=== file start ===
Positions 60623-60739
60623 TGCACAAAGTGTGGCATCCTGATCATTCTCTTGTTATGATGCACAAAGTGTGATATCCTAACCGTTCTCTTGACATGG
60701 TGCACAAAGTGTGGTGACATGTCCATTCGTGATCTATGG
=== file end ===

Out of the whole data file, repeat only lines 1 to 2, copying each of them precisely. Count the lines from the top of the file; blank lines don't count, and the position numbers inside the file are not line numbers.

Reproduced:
Positions 60623-60739
60623 TGCACAAAGTGTGGCATCCTGATCATTCTCTTGTTATGATGCACAAAGTGTGATATCCTAACCGTTCTCTTGACATGG